$$y= \sin (x+c_1),y= -\sin (x+c_2)$$

For (an even ) a symmetric solution $ x=0, y=1 $ we have respectively

$$c_1=\pi/2, c_2= 3 \pi/2$$

both yielding the same solution

$$ y = \cos x $$

When we have here our actual case

$$ y'= + \sqrt {1+y^2},\; y'= - \sqrt {1+y^2} $$

we get

$$ \cosh^{-1}y= x +c_1, \cosh^{-1}y=- x-c_2 $$ $$y= \cosh (x+c_1),y= \cosh (x+c_2)$$

For even symmetric solution $ x=0, y=1 $ we have respectively

$$c_1= c_2= 0 $$

yielding both the same solution

$$ y = \cosh x $$

So we can say in conclusion that in front of any (square root) radical sign we have $\pm$ and both signs are equally applicable for first order DE. It is only by a convention that we put in a positive sign implying the unsaid negative. They result in the same differential equation and hence also the same integrand for given boundary conditions in this particular case.

Geometrically a negative or positive sign of derivative relates to different slopes of the curve in different portions of the curve.

Next to answer what I considered to be your main question let us set up its DE which uniquely defines the curve.

To get a physical/geometrical idea a length dimension quantity $c$ is introduced as the quotient of covered area $A$ to the length of its curved "roof".

$$c=\dfrac {\int y \; dx}{\int\sqrt{1+y'^2}dx}$$

Using Quotient Rule differentiate to simplify

$$c=\dfrac{ y} {\sqrt{1+y'^2}}= \to y' = \dfrac{\sqrt{y^2-c^2}}{c} $$

which is the differential equation of the unique curve being sought.

Integrating with boundary condition $ y(0)=c ,y'(0)=0,$ one obtains the equation of the only curve that satisfies the required property.

$$ \dfrac{y}{c}= \cosh\dfrac{x}{c}$$

which is recognized as a catenary as stated. And in association this property is recognized as well... that $c$ is the constant of proportionality which is the minimum distance of the catenary to the x-axis.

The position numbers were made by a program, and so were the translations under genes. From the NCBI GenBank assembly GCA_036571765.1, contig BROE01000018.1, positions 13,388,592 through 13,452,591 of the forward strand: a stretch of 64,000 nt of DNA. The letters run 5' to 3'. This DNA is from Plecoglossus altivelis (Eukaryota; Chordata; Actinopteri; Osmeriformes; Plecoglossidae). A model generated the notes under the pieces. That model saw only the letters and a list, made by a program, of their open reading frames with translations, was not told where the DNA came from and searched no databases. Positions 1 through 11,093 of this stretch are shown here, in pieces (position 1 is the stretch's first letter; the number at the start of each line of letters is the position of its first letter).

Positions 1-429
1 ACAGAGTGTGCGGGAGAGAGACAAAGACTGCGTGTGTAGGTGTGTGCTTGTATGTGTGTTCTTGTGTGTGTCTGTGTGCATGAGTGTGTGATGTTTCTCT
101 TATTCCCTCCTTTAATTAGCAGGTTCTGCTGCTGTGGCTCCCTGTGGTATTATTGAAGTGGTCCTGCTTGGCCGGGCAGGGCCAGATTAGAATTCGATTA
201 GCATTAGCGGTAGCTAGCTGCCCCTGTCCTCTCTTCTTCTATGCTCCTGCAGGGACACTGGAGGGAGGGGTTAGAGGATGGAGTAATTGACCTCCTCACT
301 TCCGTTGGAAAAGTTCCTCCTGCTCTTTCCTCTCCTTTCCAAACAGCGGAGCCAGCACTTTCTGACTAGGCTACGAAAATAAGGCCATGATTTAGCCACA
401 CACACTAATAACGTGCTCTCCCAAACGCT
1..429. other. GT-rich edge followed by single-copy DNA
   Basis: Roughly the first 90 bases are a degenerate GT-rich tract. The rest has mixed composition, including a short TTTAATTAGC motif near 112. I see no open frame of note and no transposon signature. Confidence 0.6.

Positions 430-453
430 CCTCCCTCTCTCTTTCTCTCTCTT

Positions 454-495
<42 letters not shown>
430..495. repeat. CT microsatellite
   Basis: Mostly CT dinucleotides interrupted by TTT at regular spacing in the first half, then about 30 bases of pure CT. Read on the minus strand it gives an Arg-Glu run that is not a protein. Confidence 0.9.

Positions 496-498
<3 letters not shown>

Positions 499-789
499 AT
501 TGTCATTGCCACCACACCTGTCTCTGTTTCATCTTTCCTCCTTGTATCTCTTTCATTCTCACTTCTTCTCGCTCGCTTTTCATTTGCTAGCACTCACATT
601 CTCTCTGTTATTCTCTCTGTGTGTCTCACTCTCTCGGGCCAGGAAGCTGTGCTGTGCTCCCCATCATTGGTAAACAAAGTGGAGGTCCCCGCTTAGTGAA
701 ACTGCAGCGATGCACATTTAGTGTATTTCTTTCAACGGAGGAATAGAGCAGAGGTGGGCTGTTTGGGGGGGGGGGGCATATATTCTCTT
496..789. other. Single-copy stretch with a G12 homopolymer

$$ c=\dfrac{A}{L}$$

as also shown here graphically.

enter image description here

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  • $\begingroup$ I am happily officially retired since last September 1st :) $\endgroup$
    – Raffaele
    Oct 6, 2020 at 11:19
  • $\begingroup$ Hope you would have stimulating experience in teaching and also in this site. $\endgroup$
    – Narasimham
    Oct 6, 2020 at 12:23
  • $\begingroup$ I don't think that you address the OP's question, which is about negative $y'$. (And how you solve the equation is preyty mysterious.) :-) $\endgroup$
    – user65203
    Nov 17, 2020 at 9:53
  • $\begingroup$ @ Raffaele. In my answer before edit I had assumed that the differential equations of a parabola, sine curve etc. were understood. So did not go into their detail. Hope it is now fully clear. $\endgroup$
    – Narasimham
    Nov 17, 2020 at 20:38
  • $\begingroup$ @ Yves Daoust: What the OP said " I asked myself if there is any other curve with the same property " had me answer that way. $\endgroup$
    – Narasimham
    Nov 17, 2020 at 20:44